MD. Harald Blomberg


Dr. Harald Blomberg (1943-2020)

Dr. Harald Blomberg received his doctorate in medicine in Sweden in 1971. He decided to enter the field of psychiatry. In 1982 Dr. Blomberg completed his specialist training and started working as a psychiatric consultant at a psychiatric outpatient clinic.

In 1984 Dr. Blomberg took a two-year training program in clinical hypnosis by several prominent UK and US clinical hypnotists. Peter Blythe, the founder of The Institute of Neuro-Physiological Psychology (INPP), was one of the foremost teachers of hypnosis.  Dr. Blomberg also took a course in primary reflexes and learning disabilities with him.

In 1985 Dr. Blomberg Kerstin Linde, a self taught therapist and former photographer. Inspired by the movements her own babies made before learning to walk, she developed what she called rhythmic movement therapy. She successfully treated children and adults with severe neurological and developmental problems, as well as physical disabilities. Dr. Blomberg himself had motor problems caused by polio in his youth and he became her patient. He was greatly helped by the movements.

Kerstin Linde's treatment method amazed Dr. Blomberg and he asked if he could follow her work, which she generously allowed. He followed Kerstin for three years 1985-1987 and saw with his own eyes the remarkable progress her clients made in a relatively short time.

Fascinated by the results of the training, he began to use the method on patients with mental illness. He saw significant improvements in them. They became calmer and more social with a greatly improved quality of life. Harald saw how the rhythmic movements stimulated the brain, allowing more connections to be made between different parts and levels of the central nervous system. He decided to make an effort to explain the effect of method theoretically by using anatomy and physiology and theories about infant reflexes, our senses and our nervous system.

 He saw many improvements that contradicted all of his medical training and experience. Amazed by the positive effects of these simple movements, Dr. Blomberg decided to write a book about it. He interviewed parents and conducted several case studies of the handicapped children that was treated by Kerstin Linde.

In 1986 he introduced Kerstin Linde's rhythmic movements in his clinic for both neurotic and psychotic patients, with excellent results.  In 1989  a colleague invited Dr. Blomberg  to introduce movement training for some critically ill chronic schizophrenic patients, most of whom were hospitalized for ten years or longer. After two years, the result showed that  patients ability to participate in social activities,  in occupational therapy and daily tasks significantly improved. They had also become more interested in their environment.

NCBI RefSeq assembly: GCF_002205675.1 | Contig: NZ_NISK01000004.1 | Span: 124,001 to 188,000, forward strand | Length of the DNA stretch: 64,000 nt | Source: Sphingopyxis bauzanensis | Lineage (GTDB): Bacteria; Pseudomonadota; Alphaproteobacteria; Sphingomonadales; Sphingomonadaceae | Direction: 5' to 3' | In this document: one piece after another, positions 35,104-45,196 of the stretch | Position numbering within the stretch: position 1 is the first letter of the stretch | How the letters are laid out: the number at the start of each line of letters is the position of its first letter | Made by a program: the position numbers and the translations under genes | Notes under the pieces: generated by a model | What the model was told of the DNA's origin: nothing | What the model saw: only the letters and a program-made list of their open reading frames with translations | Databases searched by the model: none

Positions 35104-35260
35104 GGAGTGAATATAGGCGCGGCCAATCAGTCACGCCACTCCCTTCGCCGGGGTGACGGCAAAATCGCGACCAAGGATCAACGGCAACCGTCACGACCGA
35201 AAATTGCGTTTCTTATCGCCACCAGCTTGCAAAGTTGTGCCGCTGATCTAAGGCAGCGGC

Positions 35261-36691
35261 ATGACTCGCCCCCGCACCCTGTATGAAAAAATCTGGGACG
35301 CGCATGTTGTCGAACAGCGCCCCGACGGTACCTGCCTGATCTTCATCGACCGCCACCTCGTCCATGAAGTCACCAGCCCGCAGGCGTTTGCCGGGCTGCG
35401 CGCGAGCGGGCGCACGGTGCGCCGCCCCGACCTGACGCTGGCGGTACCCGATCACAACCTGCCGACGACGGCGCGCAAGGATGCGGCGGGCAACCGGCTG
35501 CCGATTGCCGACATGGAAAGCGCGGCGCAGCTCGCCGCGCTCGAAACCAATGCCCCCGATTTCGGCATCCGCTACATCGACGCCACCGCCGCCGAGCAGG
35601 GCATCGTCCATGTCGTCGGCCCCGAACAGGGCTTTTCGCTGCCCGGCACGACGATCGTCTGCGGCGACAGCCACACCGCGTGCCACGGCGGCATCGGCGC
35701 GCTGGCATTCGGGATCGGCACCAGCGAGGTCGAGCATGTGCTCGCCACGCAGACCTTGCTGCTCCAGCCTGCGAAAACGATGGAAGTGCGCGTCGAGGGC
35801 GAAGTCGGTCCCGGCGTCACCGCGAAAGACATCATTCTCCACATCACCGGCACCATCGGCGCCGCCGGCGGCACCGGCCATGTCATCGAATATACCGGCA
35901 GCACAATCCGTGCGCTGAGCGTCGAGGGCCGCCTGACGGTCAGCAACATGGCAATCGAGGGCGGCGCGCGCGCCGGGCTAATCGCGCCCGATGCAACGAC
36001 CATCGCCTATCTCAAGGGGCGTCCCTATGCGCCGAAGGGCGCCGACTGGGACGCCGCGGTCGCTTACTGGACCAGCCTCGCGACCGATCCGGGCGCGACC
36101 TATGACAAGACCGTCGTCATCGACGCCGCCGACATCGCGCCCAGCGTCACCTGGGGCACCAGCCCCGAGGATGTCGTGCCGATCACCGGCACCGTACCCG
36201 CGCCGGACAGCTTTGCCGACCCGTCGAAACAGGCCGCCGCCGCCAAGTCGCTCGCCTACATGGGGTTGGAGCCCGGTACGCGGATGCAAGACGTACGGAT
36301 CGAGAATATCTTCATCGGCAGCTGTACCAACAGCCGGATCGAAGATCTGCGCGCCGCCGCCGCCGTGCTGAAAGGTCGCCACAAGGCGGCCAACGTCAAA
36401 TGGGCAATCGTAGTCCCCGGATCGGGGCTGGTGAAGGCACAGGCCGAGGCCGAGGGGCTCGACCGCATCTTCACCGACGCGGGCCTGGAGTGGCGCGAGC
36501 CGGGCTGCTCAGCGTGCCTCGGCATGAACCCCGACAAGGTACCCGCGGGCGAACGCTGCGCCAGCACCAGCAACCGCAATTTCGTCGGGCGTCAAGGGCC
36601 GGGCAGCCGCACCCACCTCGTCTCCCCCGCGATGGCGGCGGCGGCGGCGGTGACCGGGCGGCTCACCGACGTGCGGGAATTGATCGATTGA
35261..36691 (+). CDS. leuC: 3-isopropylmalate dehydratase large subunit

Dr. Blomberg introduced Rhythmic Movement Training at an anthroposophical school for students with developmental and intellectual disabilities, ADHD and ASD. They found that students with movement disorders, learning disabilities as a result of ADD and with psychosis where the ones who benefitted the most from the training. He advised that people with autism should also heal their inflamed and leaky guts with a gluten and casein-free diet to avoid unnecessary emotional reactions.

More and more people came to see Harald to get help and teh demand to teach the movements grew. He created  2-day courses for therapists and parents that spread around the world. 

Until his passing in 2020, he headed the Center for Rhythmic Movement Training Solna, Sweden. Here, children and adults were assessed for a variety of challenges, including sensory and motor problems, ADHD, dyslexia, language disorders, delayed language development, Autism spectrum disorders, cerebral palsy and Parkinson's disease. Under the guidance of the center's experienced therapists, each client received an individual ized exercise program and attended private training sessions. 

Harald met thousands of children and their parents in his private practice. He had students from all corners of the world and kept developing courses around a variaty of challanges and health issues.